A client fired us the other day and I’ve been dwelling on the situation. The number one reason we lose a client is because they cancel their scholarship, grant or tuition program – but even that does not happen often. Yet, this client fired us because of the level of service we were (or in this case, weren’t) providing. Ouch. What makes the situation worse is that it was completely preventable and the service they expected – the service we promised – was and is completely standard for us.
I called the client and did my best to assure them that at least their departure would be easy. I feel like we betrayed their trust and it’s gnawing at me that they may wonder if they should have done business with us in the first place. As I’ve analyzed our multiple fail points, I’ve realized this is a situation which lacked co-accountability. If you are a parent or have spent time around tweens and teens, you’ll know the blood-boiling phrase ‘but that’s not my job’. I believe we have (but not for long) a lack of co-accountability in our office. Everyone is so busy doing what they think is “their job” that they overlook the complete job we are doing for our clients, but they are the people WHO KEEP THE LIGHTS ON!
As a kid I lived in Germany. Until I heard about the term co-accountability I did not understand that it can be a stronger social norm in some countries than in others. In Germany, for example, if you litter (intentionally or not) 3 or 4 complete strangers will say something to you immediately. On a bus or train, if an older person gets on and the youngest seated person does not offer his or her seat pretty quickly, once again, complete strangers will engage! It may help that carrying firearms is also not allowed in Germany, but regardless, there is definitely a strong culture of co-accountability there. People see the impact of their actions on the big picture.
Back to our client firing us – imagine if our office was one that embraced co-accountability. We would have had multiple forward-thinking people analyzing possible outcomes with plenty of time to alter the course so that by the time the client received the deliverable it had been triple washed. Instead, we responded to the client’s complaints at the 11th hour. We did not use the system we have to anticipate problems so that we could act early and quickly. We were reactive instead of proactive. We knew how they defined success of their program, but failed to implement the dashboards and red flags to see bumps in the road before they became steep, painful mountain climbs. The puzzle pieces which depicted the aspects of their programs were managed individually without regard for the need to connect them so that finished product was tight.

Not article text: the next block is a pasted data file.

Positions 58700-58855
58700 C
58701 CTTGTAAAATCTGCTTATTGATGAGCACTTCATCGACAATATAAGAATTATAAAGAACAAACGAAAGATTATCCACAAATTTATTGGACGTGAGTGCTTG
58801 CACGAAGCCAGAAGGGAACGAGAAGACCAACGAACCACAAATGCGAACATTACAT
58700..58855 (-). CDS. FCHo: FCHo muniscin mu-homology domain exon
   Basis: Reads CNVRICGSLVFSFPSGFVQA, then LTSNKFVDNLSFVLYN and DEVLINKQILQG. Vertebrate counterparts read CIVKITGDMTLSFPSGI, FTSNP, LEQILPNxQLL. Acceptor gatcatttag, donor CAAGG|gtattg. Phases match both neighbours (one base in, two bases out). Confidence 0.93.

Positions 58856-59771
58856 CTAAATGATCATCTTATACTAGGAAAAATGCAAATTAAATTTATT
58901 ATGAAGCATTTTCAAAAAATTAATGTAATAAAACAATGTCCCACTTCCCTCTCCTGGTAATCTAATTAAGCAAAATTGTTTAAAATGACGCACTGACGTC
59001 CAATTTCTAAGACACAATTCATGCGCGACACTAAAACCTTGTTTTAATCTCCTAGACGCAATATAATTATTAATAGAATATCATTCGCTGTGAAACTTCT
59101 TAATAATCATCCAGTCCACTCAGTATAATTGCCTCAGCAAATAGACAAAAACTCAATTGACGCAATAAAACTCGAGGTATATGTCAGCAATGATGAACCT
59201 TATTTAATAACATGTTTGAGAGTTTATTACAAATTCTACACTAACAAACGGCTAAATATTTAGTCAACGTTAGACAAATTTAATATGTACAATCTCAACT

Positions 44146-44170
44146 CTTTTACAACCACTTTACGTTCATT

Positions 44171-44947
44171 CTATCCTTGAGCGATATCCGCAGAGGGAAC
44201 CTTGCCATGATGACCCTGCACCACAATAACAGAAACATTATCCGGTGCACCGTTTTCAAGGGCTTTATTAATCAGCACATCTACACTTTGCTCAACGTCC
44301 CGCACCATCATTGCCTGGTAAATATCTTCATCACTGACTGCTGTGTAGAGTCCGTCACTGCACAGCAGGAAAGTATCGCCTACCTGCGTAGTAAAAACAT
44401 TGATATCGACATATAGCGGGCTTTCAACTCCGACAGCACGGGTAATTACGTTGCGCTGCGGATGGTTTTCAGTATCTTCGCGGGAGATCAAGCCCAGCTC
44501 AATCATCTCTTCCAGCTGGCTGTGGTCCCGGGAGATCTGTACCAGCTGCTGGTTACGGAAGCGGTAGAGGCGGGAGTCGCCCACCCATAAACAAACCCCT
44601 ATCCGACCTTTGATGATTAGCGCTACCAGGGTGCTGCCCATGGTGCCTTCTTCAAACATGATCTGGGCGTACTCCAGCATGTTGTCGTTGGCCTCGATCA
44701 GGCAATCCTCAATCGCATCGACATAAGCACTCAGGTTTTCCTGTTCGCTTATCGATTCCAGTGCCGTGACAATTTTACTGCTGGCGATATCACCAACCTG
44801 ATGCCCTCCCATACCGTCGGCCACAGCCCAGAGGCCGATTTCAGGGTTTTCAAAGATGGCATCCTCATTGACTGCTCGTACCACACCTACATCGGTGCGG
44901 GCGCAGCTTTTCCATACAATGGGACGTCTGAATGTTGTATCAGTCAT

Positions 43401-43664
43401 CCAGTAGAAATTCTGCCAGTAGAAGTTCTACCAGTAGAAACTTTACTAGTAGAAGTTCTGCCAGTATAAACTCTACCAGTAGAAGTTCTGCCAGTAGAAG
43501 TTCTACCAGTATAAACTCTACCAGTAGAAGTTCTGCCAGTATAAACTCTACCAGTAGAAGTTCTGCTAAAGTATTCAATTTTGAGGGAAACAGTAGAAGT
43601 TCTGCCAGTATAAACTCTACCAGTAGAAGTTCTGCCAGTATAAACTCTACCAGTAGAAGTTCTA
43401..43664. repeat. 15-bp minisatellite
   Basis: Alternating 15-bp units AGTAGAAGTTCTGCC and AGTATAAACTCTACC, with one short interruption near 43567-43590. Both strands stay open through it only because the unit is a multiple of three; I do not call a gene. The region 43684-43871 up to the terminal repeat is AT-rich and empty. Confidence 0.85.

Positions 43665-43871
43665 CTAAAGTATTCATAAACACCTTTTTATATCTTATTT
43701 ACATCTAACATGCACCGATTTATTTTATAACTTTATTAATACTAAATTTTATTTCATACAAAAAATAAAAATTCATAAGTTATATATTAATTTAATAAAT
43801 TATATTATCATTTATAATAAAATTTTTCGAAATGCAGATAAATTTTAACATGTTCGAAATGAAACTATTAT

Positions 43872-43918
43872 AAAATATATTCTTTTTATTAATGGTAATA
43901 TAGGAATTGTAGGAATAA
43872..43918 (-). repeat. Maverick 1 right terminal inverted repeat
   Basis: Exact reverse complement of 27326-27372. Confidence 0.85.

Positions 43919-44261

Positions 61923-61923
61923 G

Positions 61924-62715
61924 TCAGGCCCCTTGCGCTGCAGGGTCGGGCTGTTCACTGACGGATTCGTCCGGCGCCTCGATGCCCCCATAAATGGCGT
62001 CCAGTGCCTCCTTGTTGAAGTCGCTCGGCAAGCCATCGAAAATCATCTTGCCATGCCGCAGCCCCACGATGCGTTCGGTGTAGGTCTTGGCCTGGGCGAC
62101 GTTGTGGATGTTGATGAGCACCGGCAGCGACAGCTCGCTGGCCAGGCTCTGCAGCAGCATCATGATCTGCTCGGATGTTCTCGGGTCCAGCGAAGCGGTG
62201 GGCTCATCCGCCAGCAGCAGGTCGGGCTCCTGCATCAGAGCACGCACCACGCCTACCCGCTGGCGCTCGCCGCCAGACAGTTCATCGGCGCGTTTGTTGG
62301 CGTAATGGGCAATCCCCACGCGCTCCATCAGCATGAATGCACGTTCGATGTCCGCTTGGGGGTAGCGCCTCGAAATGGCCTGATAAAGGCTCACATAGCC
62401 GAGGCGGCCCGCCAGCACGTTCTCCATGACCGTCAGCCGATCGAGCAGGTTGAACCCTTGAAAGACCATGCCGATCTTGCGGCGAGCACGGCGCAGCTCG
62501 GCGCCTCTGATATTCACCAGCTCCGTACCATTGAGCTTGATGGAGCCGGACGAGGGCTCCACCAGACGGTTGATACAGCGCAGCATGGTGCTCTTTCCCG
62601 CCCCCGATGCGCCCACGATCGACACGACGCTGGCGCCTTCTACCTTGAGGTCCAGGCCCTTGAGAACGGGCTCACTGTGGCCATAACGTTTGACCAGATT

I’m an optimist and know we will learn and grow from this situation. But the lump in the pit of my stomach is the result of learning a lesson while causing our client frustration. We must learn and grow without causing harm along the way. Continuing education must be part of our corporate culture. It is my job to teach skills and provide tools so that we accurately forecast potential issues and cut them off at the pass. Our improved training program is in the works now. It has been enhanced to include not only details about our systems and processes, but also on how to incorporate co-accountability and proactivity into every position at our company.
I am going to share this post with our client, not because we expect to do business with them again but because I want them to know that at the very least, we take our failures seriously and are willing to discuss them publically.
— Becky Sharpe, President & CEO